Impact of New-Generation Aircraft at Hartsfield-Jackson Atlanta International Airport

Rising and turbulent fuel costs have airlines challenged to meet the needs of future air travel. Recognizing this, aircraft designers/manufacturers have developed larger aircraft capable of flying greater distances, carrying more passengers and subsequently burning less fuel (per passenger). As the world's busiest airport, Hartsfield-Jackson Atlanta International Airport must be capable of evaluating each airlines needs to integrate new aircraft into their fleets, and the impact of doing so as it relates to operations and the structural performance of the airport's pavement network. The airport consists of over 42 million square feet of airside concrete pavement, ranging from 16 to 22 inches in concrete thickness. As part of the Pavement Management Program, a large historical database has been developed and maintained since 1984. Part of this database contains structural response data from falling/heavy weight deflection testing, as well as layer thickness data. This information is crucial for evaluating the impact of new aircraft added to the fleet. An evaluation of the structural impact on the existing pavement structures at the airport using the most recently collected (Summer-2007) structural response data is presented. Aircraft evaluated include the Boeing 787 and 777 as well as the Airbus A380, and results indicate areas which represent the highest risk of structural deterioration. Operational limitations are also examined, showing where pavement width, turning radius and gate capacity issues would limit the maneuverability of these aircraft.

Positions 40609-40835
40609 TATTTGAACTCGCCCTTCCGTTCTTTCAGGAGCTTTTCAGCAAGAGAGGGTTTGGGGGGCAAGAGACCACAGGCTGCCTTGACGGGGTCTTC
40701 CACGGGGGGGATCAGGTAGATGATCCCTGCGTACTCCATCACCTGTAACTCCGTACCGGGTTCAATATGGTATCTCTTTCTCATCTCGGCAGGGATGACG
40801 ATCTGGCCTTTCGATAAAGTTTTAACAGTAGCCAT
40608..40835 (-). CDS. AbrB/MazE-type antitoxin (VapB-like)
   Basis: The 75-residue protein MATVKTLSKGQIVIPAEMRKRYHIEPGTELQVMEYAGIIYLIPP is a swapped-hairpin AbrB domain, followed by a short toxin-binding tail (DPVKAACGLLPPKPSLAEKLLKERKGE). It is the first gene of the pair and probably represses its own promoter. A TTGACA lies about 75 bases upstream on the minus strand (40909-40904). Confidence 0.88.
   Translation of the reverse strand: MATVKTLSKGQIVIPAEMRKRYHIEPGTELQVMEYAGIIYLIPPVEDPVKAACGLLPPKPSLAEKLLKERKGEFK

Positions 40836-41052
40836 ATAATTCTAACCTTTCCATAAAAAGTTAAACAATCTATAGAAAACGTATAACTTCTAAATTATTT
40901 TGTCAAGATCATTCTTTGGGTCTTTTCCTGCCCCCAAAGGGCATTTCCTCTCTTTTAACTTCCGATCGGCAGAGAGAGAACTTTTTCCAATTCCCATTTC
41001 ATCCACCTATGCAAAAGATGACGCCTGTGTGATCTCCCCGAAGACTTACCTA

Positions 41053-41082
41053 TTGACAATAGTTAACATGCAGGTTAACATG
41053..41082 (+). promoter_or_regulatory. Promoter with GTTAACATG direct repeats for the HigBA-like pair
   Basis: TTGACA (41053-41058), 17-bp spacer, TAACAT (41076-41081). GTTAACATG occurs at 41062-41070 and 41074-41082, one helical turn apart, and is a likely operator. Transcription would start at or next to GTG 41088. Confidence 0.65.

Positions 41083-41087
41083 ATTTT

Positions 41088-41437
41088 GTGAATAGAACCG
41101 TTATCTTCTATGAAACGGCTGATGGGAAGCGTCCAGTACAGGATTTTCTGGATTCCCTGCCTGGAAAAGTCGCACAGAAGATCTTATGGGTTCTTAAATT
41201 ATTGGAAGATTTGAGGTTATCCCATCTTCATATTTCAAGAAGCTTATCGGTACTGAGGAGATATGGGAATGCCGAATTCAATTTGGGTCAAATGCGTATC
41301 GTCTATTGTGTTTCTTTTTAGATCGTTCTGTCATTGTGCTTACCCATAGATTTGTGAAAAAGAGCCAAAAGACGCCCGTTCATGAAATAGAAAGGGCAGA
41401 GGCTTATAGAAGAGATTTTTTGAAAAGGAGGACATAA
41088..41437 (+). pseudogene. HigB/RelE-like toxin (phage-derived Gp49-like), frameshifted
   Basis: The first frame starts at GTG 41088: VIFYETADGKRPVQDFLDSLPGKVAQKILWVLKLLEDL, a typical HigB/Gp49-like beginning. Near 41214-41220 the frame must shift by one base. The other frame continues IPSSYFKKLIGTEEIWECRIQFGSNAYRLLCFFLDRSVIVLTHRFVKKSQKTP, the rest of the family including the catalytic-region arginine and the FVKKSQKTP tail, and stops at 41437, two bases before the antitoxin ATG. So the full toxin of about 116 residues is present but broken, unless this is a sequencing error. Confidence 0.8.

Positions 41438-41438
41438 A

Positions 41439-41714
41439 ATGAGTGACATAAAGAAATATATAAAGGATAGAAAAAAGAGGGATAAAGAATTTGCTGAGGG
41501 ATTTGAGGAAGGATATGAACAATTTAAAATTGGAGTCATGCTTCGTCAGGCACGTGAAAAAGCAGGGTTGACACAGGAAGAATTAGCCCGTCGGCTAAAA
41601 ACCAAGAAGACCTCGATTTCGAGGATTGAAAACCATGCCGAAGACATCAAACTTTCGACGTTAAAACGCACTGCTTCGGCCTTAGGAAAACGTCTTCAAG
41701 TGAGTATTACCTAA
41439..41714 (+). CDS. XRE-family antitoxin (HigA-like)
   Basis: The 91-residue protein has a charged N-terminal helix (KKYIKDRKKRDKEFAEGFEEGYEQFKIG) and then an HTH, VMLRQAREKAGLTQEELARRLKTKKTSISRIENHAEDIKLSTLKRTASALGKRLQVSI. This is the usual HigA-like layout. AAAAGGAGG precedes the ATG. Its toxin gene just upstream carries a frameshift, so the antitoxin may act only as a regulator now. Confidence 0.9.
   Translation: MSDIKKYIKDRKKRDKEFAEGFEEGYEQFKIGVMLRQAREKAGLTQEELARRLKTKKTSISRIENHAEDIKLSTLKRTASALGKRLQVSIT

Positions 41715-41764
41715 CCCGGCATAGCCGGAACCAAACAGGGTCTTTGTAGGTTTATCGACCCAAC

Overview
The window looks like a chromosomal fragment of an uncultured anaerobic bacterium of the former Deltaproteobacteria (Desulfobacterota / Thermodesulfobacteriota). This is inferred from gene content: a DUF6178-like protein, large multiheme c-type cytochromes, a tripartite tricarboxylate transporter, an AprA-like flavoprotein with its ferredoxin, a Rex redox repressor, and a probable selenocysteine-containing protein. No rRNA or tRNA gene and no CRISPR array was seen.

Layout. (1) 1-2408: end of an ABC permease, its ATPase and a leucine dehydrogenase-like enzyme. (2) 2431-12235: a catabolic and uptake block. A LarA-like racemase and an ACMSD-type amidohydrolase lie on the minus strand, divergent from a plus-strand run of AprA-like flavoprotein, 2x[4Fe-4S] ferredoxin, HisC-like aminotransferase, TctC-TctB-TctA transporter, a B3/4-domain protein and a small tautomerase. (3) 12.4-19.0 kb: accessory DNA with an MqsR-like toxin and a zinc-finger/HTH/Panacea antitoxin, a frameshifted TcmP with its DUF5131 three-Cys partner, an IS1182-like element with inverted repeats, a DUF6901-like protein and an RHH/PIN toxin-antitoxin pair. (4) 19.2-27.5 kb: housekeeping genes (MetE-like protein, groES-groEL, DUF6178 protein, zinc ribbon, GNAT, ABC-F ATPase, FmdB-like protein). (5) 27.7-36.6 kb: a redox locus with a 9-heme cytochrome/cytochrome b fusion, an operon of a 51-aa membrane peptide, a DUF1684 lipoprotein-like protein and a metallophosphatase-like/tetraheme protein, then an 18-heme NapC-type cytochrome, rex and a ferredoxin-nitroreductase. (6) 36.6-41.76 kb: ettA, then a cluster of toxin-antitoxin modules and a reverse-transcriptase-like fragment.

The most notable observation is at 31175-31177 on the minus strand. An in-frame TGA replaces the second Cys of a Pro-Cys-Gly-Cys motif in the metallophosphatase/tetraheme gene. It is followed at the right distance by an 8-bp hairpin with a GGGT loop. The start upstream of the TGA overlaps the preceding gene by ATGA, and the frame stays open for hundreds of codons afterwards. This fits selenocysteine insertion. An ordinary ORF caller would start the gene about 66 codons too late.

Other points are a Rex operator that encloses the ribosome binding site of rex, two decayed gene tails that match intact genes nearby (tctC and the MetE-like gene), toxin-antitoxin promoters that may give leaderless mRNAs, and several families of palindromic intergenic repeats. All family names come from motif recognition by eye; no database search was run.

• English

Media Info

  • Media Type: Print
  • Features: Figures; References; Tables;
  • Pagination: pp 573-584
  • Monograph Title: Airfield and Highway Pavements. Efficient Pavements Supporting Transportation's Future

Subject/Index Terms

Filing Info

  • Accession Number: 01144294
  • Record Type: Publication
  • ISBN: 9780784410059
  • Files: TRIS
  • Created Date: Nov 14 2009 3:44PM